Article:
"Boots on the ground would probably be important, because throughout that whole Middle East region, we have been calling for a coalition of people who have a vested interest," Carson said. "We have not seen a coalition form, but that's because there has been no leadership."
“We need to use our intelligence to a much greater extent, our intelligence agencies. I think looking at the ideological war being waged by the jihadists has been very effective. We need to wage a counter-war against them utilizing social media, and the mechanisms they use. And the clerics, we need to be putting pressure on them to disavow what ISIS is doing,” Carson said.
Asked by ABC News’ George Stephanopoulos on “This Week” how he would respond to the Paris terror attacks as president, Rubio replied he would invoke NATO’s Article 5, which declares an attack on one ally to be an attack on them all.
Rubio also called for more airstrikes and special operations, but argued it was “premature" to talk about the exact number of boots on the ground.
Rubio added: "We also need to get our Sunni allies more involved in this fight. The only way to defeat ISIS ideologically and militarily is by Sunni themselves.”
Another strategy put forth by Rubio is that he would have U.S. special operation forces conduct bombings on ISIS training camps, and have the forces film these attacks in order to humiliate ISIS. Filming these attacks will show, according to Rubio, that ISIS members are not invincible, which would then cut off requirements and money.
At a press gaggle in Myrtle Beach, South Carolina, Ted Cruz, warned, “If we do not act on this terrorism, this violence will come to America.”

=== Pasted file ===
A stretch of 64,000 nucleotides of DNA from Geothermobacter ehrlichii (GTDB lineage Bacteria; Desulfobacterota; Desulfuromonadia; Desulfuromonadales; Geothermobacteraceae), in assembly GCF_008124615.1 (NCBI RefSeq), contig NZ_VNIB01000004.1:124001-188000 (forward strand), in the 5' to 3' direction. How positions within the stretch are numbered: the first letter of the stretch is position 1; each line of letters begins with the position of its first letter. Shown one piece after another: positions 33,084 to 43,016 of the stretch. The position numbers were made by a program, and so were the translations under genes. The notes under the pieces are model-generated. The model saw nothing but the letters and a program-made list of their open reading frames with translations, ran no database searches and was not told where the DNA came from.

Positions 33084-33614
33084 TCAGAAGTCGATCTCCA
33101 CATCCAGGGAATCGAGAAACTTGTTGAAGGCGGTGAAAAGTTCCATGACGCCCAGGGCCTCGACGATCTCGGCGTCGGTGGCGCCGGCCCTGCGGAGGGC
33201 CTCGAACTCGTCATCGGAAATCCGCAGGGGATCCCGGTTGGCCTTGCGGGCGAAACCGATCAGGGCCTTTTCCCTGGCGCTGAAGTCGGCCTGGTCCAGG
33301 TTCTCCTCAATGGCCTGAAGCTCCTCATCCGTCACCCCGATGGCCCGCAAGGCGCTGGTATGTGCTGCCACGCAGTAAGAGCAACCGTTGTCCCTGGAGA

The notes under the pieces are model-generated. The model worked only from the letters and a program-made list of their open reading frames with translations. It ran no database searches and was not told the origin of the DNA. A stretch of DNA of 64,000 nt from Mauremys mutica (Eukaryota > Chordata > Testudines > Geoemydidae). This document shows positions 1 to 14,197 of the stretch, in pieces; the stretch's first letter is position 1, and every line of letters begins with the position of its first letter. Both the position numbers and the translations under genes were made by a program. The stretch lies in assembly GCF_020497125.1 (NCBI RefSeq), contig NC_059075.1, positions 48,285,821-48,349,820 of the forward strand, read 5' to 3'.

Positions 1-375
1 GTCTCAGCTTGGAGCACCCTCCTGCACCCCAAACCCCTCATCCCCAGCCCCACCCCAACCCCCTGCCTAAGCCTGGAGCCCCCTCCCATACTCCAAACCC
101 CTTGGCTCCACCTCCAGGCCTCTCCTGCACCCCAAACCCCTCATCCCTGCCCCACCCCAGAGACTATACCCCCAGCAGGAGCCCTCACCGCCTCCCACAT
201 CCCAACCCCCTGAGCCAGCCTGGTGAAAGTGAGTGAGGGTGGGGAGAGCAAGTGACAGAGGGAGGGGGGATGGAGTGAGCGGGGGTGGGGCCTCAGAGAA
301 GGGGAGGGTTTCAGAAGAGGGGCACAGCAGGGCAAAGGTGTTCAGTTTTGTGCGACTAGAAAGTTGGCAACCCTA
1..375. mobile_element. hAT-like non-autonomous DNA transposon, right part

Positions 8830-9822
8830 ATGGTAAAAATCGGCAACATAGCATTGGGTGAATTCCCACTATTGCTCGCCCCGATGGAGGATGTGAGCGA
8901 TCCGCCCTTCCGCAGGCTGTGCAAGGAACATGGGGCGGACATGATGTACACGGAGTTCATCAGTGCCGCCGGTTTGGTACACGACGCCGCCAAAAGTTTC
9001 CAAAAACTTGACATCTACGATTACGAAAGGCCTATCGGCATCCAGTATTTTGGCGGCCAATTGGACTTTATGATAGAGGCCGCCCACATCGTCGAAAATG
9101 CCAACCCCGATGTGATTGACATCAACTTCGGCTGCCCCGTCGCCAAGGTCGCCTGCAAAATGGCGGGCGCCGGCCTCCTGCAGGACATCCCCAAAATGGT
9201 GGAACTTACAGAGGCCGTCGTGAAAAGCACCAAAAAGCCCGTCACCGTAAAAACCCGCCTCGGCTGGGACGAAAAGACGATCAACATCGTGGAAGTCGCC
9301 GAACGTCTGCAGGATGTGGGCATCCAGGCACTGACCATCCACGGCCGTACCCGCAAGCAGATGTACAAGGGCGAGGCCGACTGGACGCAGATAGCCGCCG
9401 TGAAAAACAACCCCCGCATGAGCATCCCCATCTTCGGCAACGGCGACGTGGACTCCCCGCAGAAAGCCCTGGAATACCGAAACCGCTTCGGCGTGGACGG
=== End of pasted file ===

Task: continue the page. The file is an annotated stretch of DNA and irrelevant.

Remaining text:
“I call on Congress to pass the ex-Patriot Terrorist Act legislation I’ve introduced that says any American who joins ISIS to wage jihad against Americans they forfeit their citizenship. We will not allow jihadists to come back to America using U.S. passports to murder American men and women,” Cruz said.
Cruz wrote in a statement released Friday immediately after the Paris attacks that the United States should “consult with NATO allies who may be targeted for additional attacks.”
Later this afternoon, Cruz asked "who in their right mind" would bring Syrian refugees into the United States. "President Obama and Hillary Clinton's proposal to bring tens of thousands of Syrian refugees to America I think is absolute lunacy," he said.
During an interview with CNN, Huckabee called for closing our borders and creating a coalition to fight ISIS and al Qaeda. Huckabee said he’s open to using ground troops. "You can't exclude the possibility of ground troops,” he said.
Ohio Gov. John Kasich called for a coalition to fight ISIS and no-fly zones.
In addition, Kasich has proposed invoking Article 5 of the North Atlantic Treaty. He posted to Facebook Sunday that Rubio and Graham “joined” him in calling for that. It is also something that Bush told MSNBC’s “Morning Joe” today “should be considered.”